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BART Hacked Again; Police Officer Data Released

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A Bay Area Rapid Transit (BART) train operator waits for passengers to enter the train at the Daly City station. (Justin Sullivan/Getty Images)

A Bay Area Rapid Transit (BART) train operator waits for passengers to enter the train at the Daly City station. (Justin Sullivan/Getty Images)

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OAKLAND (CBS 5 / KCBS) — Computer hackers on Wednesday again targeted the Bay Area Rapid Transit system, which came under fire recently for turning off cellphone and wireless service in a few of its underground downtown San Francisco stations to thwart a potential protest over a police shooting.

This time, the hackers group called “Anonymous” gained access to a BART police union website and posted personal information on more than 100 officers. Last week, the same group of hackers broke into BART’s marketing websiteMyBart.org – and released personal information on more than 2,400 customers.

KCBS’ Bob Melrose Reports:

BART Deputy Police Chief Ben Fairow told KCBS radio that the agency was deeply disturbed by the latest attack and condemned it because the data breach could jeopardize the safety of officers’ family members.

“We roundly condemn it. It’s just putting more people in jeopardy,” he said. “Their personal information is out there. BART police officers are used to working in a dangerous environment. What they’re not used to is having their families put in jeopardy.”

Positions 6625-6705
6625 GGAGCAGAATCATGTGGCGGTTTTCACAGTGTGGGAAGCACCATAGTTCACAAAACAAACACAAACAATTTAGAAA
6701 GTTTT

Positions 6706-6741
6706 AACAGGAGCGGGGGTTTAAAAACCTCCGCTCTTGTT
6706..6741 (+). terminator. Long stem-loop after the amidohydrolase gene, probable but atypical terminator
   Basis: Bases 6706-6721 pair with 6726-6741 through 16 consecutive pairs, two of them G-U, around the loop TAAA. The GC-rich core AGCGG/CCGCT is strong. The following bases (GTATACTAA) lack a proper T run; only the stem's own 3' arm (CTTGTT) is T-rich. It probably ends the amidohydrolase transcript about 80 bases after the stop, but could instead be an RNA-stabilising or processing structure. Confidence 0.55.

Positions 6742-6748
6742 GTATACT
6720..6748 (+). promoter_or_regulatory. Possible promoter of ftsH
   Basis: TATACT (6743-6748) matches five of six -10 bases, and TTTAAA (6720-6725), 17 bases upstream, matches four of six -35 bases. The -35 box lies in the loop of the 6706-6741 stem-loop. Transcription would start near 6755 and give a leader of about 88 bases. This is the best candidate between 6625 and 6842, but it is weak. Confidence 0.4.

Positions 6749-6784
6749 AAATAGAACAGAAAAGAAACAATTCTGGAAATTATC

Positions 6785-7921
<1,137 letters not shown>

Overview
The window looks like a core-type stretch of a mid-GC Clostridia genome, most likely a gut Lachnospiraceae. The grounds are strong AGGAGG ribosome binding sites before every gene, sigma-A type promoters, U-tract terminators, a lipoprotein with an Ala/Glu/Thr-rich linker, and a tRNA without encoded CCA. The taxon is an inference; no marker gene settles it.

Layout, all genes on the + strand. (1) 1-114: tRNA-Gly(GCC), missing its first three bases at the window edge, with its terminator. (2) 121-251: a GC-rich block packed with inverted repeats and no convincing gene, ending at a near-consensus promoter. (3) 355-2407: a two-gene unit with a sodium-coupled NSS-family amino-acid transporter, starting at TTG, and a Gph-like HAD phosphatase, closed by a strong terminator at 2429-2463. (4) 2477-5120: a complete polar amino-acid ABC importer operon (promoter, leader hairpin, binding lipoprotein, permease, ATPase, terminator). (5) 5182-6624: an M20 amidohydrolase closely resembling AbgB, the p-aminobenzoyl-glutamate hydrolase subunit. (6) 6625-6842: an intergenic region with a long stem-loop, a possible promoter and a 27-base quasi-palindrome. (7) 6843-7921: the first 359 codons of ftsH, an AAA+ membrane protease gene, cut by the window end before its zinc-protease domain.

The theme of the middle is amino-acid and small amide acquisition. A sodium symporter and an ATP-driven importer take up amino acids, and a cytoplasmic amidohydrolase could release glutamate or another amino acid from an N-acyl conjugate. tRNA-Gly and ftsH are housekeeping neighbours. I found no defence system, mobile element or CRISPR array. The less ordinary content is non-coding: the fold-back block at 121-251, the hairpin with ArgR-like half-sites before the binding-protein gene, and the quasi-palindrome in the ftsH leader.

Fairow added that he also thought the cyber attacks were being carried out “in a cowardly manner.”

The Federal Bureau of Investigation is already investigating the hack attack on the MyBART.org website and was now expanding its probe to include the breach of the police union’s website.

The hackers group ‘Anonymous’ has suggested in online postings that the two hacks came in retaliation to BART’s cutting wireless communication, which successfully quelled a brewing protest over the July 3 BART police shooting and killing of 45-year-old Charles Blair Hill. Officers allege the transient lunged at them with a knife.

BART’s action was widely believed to be the first time a governmental agency in the U.S. cut wireless communication to stop a protest and it ignited a national debate over free speech rights.

BART’s chief communications officer Linton Johnson has told the Associated Press that it was his idea to cut the power to the underground wireless and cellphone system that is owned and operated by BART. He defended the tactic as legal and appropriate to ensure a safe commute. A CBS 5 poll has found a majority of Bay Area residents agree with Johnson’s position.

(Copyright 2011 by CBS San Francisco. All rights Reserved.)

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